Ready to explore one of NYC’s most vibrant neighborhoods? Here’s the inside scoop on West Chelsea from those who know it best: the people who’ve lived there for years. — by Rima Suqi
It’s hard to imagine that as recently as 20 years ago, West Chelsea was considered a sketchy neighborhood. How times have changed. Currently, there are about 20 buildings in various stages of construction, with some heavy-hitter architects attached, including Bjarke Ingels, Norman Foster, Peter Marino, and Zaha Hadid (this is in addition to existing buildings by Frank Gehry, Jean Nouvel, Deborah Berke, and Annabelle Selldorf). Most are straddling or adjacent to the High Line, which now draws an estimated 20 million visitors a year. Chelsea Market, the food hall that was built in a former Nabisco factory, debuted in 1997; approximately 6 million people walk/eat their way through its various culinary offerings annually.
All this development means West Chelsea (which for our purposes will be defined as 14th to 30th Streets west of 8th Avenue) is a neighborhood in flux, straddling the old and the new. We spoke with some notable residents to find out how they navigate their ever-changing community.
RICHARD LAMBERTSON, Co-Design Director for Leather Goods, Shinola
I live next to the Highline, which I love to walk to work on in the early morning.
My all-time favorite restaurants are all on 10th Avenue. There’s The Red Cat. I’ve been going for 20 years, and it’s still great! My other favorite is Bottino. It has been around forever but I still enjoy it, and both restaurants make me feel like I’m at home. If I’m up for a short walk, I love Cookshop. The food is always good, and they have a terrific selection of wines. Their wine expert Richard always has great recommendations of new wines to try.
MICHAEL JENKINS, Partner, Sikkema Jenkins & Co.
While Chelsea Market still has good shops, it has become hard to handle the crowds. So I was happy to see the new, quieter downstairs area called “Local,” devoted to food shops, including a new shop, Saxelby Cheesemongers. Everything I’ve tried there has been delicious. And upstairs in the crowds, the Lobster Place has the best fresh seafood selection in the neighborhood.
VANESSA VON BISMARK, Partner, BPCM
My life is pretty much in Chelsea: My office is on 25th Street, my kids’ school is on 10th Avenue, my gym is Equinox on 10th Avenue, and I found an amazing yoga studio on 20th called 216Yoga. I do my shopping at Chelsea Market, where I can get the best meat at Dickson’s Farmstand, the best fish at the Lobster Place, and the best vegetables at Manhattan Fruit Market. On the weekends, I take my kids to Chelsea Piers, or for a walk on the High Line, or on a bike ride all the way down the west side through Hudson River Park. The restaurants in the area have also improved, and you can find any food you want any day, whether Naoki for Japanese, or Papa Kebab for Turkish, or the new fish restaurant Seamore’s.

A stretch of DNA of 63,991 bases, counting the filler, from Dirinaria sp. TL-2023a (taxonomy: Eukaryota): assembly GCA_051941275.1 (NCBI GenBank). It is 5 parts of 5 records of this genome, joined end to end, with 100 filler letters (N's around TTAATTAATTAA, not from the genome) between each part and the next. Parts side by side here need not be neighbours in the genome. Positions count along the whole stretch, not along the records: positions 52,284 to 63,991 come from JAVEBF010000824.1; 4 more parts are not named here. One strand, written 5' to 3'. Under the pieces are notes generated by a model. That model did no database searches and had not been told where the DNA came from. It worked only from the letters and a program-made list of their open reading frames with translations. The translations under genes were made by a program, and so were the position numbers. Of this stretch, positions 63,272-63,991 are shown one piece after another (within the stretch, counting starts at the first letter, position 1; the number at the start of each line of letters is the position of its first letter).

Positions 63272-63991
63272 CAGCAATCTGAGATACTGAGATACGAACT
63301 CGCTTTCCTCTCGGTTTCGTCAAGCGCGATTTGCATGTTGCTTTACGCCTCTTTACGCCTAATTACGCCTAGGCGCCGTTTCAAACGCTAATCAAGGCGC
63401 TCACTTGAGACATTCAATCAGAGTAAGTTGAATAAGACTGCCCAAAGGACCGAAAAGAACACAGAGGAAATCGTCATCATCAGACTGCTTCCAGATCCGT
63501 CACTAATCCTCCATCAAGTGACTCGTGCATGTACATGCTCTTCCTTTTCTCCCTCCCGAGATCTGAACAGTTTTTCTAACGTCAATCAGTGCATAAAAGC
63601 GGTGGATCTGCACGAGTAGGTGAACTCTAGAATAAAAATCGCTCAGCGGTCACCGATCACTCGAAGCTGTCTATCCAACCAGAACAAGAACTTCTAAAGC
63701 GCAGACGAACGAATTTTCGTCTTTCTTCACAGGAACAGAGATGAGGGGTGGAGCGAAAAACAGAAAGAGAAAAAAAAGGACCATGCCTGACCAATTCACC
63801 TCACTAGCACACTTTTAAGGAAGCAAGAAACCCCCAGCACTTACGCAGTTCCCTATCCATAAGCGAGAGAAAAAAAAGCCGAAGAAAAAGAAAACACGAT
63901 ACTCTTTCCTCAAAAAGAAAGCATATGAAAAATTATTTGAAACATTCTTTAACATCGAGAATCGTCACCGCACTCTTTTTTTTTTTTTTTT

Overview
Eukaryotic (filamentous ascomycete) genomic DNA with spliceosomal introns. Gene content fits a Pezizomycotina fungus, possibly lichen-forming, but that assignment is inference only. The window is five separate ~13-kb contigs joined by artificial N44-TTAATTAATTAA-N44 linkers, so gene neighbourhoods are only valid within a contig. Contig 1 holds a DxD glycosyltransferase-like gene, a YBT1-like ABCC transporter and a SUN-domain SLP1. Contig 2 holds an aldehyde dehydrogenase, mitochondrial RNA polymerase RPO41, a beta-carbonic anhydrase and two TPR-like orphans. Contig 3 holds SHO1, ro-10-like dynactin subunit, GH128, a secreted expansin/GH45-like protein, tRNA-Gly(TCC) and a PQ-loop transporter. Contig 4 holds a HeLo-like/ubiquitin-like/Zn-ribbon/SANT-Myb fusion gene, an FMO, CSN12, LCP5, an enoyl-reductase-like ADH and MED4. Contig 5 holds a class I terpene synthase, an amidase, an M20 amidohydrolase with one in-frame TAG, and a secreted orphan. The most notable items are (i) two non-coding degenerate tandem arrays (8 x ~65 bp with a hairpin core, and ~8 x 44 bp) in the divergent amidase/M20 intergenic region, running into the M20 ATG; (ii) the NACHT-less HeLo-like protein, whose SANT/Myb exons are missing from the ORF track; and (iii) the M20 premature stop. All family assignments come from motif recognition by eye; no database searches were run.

BENJAMIN NORIEGA ORTIZ, Architect
We live on 23rd and Ninth, and for brunch we like the Empire Diner, a neighborhood classic, which recently reopened under chef John DeLucie. After that, one of our favorite places to visit is Garber Hardware. It’s like a hardware modern art museum. Everything is styled flawlessly. We always buy something or learn about new tools and objects beautiful enough to display on our coffee table!
I have my beard trimmed by Rudy at Chelsea Gardens Barber Shop. He trims all the best beards in the neighborhood, for models, actors, and so on. I would never allow anyone else to touch my beard, especially because one doesn’t want to upset Rudy. You have to make an appointment because he’s always booked. One day I forgot my appointment and I was almost dropped from his client list. He’s a true artist!
CARLA WEISBERG, Surface Designer
On warmer weekends, I usually start my day with a trip to the Farmer’s Market (23rd St. between 8th Ave. and 9th Ave.), where I head straight to the American Pride stand—they have great fish. If I want to treat myself to breakfast afterward, I go to Sullivan Street Bakery for eggs. I try to go to the galleries if I haven’t been able to go during the week. There are so many good ones, including Sikkema Jenkins & Co., David Zwirner, and Cheim & Read. Sometimes I get a coffee at Underline, since it’s right near the galleries. El Quinto Pino and Tia Pol are both Spanish tapas restaurants and both great places to get a glass of wine post gallery-hopping. If I need to buy a present, I might go into 192 Books or My Little Sunshine, which has adorable, unusual kids clothing and toys. I cook a lot, but if we decide to go out, we might go to Jun-Men Ramen or Sushi Seki.
AMIE DRAKE, Interior Designer
Nest Interiors is a treasure chest of decorative furnishings, well edited by the owners, Lana and Henry. Every lamp, vase, dish, pillow, box, and stool is chic, chic, chic. It would be easy to accessorize your new Chelsea apartment in one stop here; just bring the right designer (me)!
Berry/Campbell gallery focuses on prominent late and mid-career artists in the modernist tradition. It’s especially strong in bringing into focus painters like the late Perle Fine, Syd Solomon, and Dan Christensen, whose vibrant work is so current yet somewhat lost to time.
I don’t even cook breakfast at home, so thank goodness for Trestle on Tenth. Their crispy, grated potato cake rösti and house-made sausage are perfectly Swiss, like the charming owner, Ralf.
For the best croissants in New York—truly buttery and flaky—go to La Bergamote, and that’s just one standout in this great pâtisserie. The almond and chocolate variations are equally lip-smacking.
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